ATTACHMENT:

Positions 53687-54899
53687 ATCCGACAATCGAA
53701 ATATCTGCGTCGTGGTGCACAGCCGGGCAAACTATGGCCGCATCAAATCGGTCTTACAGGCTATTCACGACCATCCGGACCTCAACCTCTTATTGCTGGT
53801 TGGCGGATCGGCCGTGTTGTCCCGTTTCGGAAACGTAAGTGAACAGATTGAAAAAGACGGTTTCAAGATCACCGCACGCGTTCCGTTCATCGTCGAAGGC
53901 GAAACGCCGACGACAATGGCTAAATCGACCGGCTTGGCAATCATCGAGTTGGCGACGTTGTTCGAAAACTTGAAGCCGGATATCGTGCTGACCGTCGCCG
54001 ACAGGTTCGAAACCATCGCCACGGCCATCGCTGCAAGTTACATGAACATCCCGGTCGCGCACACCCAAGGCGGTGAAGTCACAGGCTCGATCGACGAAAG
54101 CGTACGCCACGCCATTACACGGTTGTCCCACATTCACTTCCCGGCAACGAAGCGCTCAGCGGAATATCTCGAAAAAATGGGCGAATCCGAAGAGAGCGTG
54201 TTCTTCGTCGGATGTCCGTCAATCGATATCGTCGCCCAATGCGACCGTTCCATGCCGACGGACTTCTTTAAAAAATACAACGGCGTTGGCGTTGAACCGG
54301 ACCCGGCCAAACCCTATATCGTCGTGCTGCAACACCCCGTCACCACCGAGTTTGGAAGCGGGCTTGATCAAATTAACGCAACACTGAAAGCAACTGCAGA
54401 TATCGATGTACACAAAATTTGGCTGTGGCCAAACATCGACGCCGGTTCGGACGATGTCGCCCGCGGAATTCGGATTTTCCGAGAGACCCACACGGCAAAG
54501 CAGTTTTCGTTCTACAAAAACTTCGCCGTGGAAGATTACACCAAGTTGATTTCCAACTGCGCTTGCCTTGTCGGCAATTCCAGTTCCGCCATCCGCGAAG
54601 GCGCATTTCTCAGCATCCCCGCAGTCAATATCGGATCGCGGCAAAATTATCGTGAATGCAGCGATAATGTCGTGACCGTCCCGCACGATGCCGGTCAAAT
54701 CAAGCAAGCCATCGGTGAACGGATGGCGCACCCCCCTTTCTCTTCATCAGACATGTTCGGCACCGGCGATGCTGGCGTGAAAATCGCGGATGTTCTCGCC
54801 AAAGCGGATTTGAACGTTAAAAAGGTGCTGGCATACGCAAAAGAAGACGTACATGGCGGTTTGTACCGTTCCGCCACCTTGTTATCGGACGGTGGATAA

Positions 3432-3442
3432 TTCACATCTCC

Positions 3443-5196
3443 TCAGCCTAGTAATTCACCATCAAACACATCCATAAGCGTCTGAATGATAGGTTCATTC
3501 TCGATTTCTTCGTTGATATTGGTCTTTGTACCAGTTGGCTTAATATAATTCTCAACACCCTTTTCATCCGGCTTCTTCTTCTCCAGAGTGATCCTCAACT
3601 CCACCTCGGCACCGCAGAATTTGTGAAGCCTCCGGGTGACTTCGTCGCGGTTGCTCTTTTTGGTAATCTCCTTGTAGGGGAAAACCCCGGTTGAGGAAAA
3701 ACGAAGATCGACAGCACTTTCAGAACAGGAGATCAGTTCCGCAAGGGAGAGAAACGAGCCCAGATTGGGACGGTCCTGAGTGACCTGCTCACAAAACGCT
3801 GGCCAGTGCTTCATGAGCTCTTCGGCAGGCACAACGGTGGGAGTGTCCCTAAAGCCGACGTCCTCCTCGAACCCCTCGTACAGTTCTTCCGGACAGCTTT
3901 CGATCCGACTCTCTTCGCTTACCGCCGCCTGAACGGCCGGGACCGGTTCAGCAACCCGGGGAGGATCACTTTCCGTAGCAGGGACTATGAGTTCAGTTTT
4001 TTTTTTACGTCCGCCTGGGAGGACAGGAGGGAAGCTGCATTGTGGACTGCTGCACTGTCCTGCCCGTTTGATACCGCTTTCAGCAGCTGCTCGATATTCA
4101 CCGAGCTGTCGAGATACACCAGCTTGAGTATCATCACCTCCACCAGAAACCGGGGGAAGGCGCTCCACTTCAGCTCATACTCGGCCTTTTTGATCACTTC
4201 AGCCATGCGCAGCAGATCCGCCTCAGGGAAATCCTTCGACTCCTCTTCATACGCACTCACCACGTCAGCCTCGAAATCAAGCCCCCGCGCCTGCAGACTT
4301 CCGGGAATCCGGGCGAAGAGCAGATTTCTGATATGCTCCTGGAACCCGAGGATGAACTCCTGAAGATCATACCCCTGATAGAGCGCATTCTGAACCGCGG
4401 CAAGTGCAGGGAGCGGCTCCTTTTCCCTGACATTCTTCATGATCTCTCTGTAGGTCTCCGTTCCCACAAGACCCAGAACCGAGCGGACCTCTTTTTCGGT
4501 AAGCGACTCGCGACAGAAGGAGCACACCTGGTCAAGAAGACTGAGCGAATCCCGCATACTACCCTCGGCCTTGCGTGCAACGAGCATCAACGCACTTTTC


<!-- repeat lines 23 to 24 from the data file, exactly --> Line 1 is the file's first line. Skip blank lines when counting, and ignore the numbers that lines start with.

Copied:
3901 CGATCCGACTCTCTTCGCTTACCGCCGCCTGAACGGCCGGGACCGGTTCAGCAACCCGGGGAGGATCACTTTCCGTAGCAGGGACTATGAGTTCAGTTTT
4001 TTTTTTACGTCCGCCTGGGAGGACAGGAGGGAAGCTGCATTGTGGACTGCTGCACTGTCCTGCCCGTTTGATACCGCTTTCAGCAGCTGCTCGATATTCA